So last week, European leaders announced they had a plan to save the euro. There will be one strong, central power to review and approve the budgets of all euro countries. And if that central power is not happy, it will send its own people in, technocrats, to fix things. That's the new plan. But in Greece, the technocrats have already arrived. The first place they went: 46 Peireos Street.
ANDREAS GEORGIOU: My goal is to make this a competent, boring institution and not to be in the limelight. Actually, not to have to give an interview like this one.
JOFFE-WALT: Andreas Georgiou is the technocrat charged with saving the Greek statistics office. He's the kind of guy that opens a conversation by telling you he'd prefer you disappear. He's shy. He's Greek, but he's lived outside the country for the last two decades working at the IMF.
His first priority when he got to Athens was get to the bottom of that 2009 deficit number. He looked through all the data and determined the final deficit number to be 15.8 percent, bigger than the deficit number that started the crisis and much higher than the one before that.
Eurostat, the central authority in Brussels, praised Georgiou's methodology and blessed the number as true. Now, the hundreds of Greek people who work beneath Georgiou at the statistics office, the old guard like Skordas Konstantinos, did not.
SKORDAS: Everybody said, Oh, what number is this? We expected to discuss this matter.
JOFFE-WALT: Skordas sits on a governing board for the statistics office. And his board wanted to debate and vote on the deficit number before anyone in Brussels was allowed to see it. Georgiou, the technocrat saw that as a threat to his independence. He refused. The number is the number he said, you can't vote on it.
GEORGIOU: But then something happened that was absolutely shocking.
JOFFE-WALT: Georgiou says his email was hacked by his staff, one of the Greek old guard. The accused denies this vigorously. There's a criminal investigation. Then there were strikes against Georgiou, the technocrat - statistics workers picketing outside the building. And then, in October, Georgiou, got an invitation from the Greek prosecutor for economic crimes.
GEORGIOU: To my surprise, they asked me where my lawyer was.
JOFFE-WALT: Turned out, the prosecutor was investigating Georgiou himself, for allegedly acting in cahoots with Eurostat and European authorities, deliberately trying to make Greece look bad by inflating the deficit number. If Georgiou is charged, he faces life in prison.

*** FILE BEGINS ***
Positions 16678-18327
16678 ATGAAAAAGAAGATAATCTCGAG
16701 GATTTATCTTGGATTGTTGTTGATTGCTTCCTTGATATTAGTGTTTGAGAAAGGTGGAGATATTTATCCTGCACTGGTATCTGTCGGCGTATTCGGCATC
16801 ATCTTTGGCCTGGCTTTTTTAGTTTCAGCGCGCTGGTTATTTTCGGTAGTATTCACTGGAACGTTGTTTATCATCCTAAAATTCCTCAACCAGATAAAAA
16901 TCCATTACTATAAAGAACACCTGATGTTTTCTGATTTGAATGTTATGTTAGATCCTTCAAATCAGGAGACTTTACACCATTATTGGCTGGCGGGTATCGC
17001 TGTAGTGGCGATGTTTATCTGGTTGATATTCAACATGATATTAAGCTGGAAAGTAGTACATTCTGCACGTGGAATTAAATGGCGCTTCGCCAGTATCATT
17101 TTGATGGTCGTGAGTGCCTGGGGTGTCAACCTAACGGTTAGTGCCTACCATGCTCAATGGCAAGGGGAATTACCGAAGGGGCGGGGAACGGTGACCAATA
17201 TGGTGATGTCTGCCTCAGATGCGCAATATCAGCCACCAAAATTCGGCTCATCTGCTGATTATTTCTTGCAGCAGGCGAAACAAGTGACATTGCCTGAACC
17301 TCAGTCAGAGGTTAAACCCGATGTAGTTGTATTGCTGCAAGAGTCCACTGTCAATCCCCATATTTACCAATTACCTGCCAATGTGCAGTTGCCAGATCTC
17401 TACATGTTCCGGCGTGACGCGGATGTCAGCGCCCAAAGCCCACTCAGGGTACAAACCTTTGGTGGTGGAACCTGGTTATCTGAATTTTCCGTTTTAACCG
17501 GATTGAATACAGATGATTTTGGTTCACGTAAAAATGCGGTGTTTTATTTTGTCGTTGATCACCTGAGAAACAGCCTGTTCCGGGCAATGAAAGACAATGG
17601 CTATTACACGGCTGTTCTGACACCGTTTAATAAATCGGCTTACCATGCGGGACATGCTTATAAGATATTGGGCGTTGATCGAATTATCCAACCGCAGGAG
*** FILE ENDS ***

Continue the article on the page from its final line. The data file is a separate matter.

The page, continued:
GEORGIOU: Potentially, under something called breach of faith against the state.
JOFFE-WALT: So, at this point, this process, sending in the technocrat to bring everyone in line - the idea which is at the center of the plan to rescue Europe - seems to be going very badly.
When I ask Konstantinos Skordas, the Greek old guard, what is exactly is the problem? Why can't you work together with the technocrat and the European Statistics Service? He says this...
SKORDAS: Eurostat is not our boss. Each country is independent. It's not a - we are not part of the Eurostat. We are a service of Greece. We are not service of Eurostat.
GEORGIOU: To me, there is no Greek statistics versus European statistics.
JOFFE-WALT: Again, Georgiou the technocrat.
GEORGIOU: It is all European statistics. And we have to follow the European rules. There is not us and them. We are not sitting on opposite sides of the table.
JOFFE-WALT: For the moment, they do appear to be sitting on opposite sides of the table. If what the euro needs is fiscal unity to really work, it'll mean getting people like Skordas to buy into Georgiou's vision: all Europeans, all on the same side of the table - the technocrats' side.
Chana Joffe-Walt, NPR News.
MONTAGNE: You're listening to MORNING EDITION, from NPR News. Transcript provided by NPR, Copyright NPR.